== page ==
From Library Journal
Nicholas has penned a pep talk and warning for the novice actor intent on finding employment in the performing-arts mecca of the world. An actor himself, he provides personal tips and insight, including a questionable chapter on how to stay mentally, emotionally, and physically fit. On firmer ground, he includes advice from casting directors, photographers, agents, other actors, and a writer/producer, a publicist, a manager, and an acting coach. He coaches how to become an extra, what are the requirements for membership in the Screen Actors Guild (a sample SAG contract is included), and how to audition. Nicholas emphasizes the importance of photographs, resumes, and, most of all, perseverance. Addresses for soap operas, game shows, and talent agencies are included. Encouraging but mostly realistic, Nicholas's book could be helpful to those who will not be disuaded from moving to the coast in search of glamor, but libraries that already have M.K. Lewis's comparably priced Your Film Acting Career (Gorham House, 1993) can make this an optional purchase.?Kim R. Holston, American Inst. for Chartered Property Casualty Underwriters Lib., Malvern, Pa.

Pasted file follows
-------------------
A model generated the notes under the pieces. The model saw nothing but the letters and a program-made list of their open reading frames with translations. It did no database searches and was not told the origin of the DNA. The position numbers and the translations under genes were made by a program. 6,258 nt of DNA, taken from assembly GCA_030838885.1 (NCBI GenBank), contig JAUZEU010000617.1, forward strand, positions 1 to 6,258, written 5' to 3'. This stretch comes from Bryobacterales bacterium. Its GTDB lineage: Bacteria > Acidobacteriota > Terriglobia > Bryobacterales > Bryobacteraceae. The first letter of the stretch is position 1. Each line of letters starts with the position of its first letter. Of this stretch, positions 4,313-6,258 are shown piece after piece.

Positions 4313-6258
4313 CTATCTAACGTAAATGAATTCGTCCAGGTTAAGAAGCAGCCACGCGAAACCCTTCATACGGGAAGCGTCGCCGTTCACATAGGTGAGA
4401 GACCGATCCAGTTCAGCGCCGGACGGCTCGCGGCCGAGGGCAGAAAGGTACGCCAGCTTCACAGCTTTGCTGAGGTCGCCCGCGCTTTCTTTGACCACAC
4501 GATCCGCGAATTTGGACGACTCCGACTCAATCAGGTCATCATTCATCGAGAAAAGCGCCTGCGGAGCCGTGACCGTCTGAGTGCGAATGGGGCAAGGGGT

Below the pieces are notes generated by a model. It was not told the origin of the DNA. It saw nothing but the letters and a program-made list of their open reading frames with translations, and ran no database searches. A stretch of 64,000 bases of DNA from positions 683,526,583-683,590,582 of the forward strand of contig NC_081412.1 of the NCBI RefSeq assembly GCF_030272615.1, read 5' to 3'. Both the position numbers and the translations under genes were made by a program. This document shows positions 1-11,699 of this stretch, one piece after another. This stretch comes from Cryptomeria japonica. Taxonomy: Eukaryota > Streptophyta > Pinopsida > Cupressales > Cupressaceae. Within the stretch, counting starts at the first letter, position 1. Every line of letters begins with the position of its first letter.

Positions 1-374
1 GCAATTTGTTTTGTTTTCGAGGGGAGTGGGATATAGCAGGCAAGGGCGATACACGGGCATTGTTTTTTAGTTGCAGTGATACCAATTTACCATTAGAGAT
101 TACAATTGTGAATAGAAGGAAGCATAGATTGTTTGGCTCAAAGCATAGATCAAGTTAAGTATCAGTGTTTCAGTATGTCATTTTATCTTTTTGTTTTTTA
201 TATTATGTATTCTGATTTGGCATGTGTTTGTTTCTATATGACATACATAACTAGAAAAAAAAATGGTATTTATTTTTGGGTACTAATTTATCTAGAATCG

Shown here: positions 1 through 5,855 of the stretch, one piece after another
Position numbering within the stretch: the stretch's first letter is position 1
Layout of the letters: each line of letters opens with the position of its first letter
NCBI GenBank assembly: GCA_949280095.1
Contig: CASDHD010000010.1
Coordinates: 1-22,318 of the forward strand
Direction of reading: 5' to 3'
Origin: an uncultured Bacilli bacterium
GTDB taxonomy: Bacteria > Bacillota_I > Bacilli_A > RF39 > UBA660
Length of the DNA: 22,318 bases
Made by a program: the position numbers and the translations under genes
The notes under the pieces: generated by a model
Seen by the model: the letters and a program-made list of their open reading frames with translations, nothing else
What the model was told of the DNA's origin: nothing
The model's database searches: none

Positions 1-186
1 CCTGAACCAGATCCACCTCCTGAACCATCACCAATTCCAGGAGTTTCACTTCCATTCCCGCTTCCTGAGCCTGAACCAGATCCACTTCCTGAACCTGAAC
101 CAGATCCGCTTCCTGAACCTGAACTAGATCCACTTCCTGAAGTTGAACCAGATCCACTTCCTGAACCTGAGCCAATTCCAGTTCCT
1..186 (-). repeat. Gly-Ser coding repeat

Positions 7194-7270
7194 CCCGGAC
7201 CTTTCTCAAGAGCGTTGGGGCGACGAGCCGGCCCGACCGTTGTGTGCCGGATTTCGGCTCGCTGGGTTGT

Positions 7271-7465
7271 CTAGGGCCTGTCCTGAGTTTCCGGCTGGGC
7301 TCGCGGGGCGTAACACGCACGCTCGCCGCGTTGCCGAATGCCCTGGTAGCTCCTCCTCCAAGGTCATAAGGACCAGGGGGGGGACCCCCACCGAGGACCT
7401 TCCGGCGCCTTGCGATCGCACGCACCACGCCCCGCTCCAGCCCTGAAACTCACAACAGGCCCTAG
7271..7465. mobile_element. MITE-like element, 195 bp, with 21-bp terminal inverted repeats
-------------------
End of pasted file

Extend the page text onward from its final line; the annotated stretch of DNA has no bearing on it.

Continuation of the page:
Copyright 1996 Reed Business Information, Inc.
"I'm buying up a bunch of copies to keep in my back pocket for everyone who asks me how to get into this business." (Sinbad
--This text refers to an out of print or unavailable edition of this title.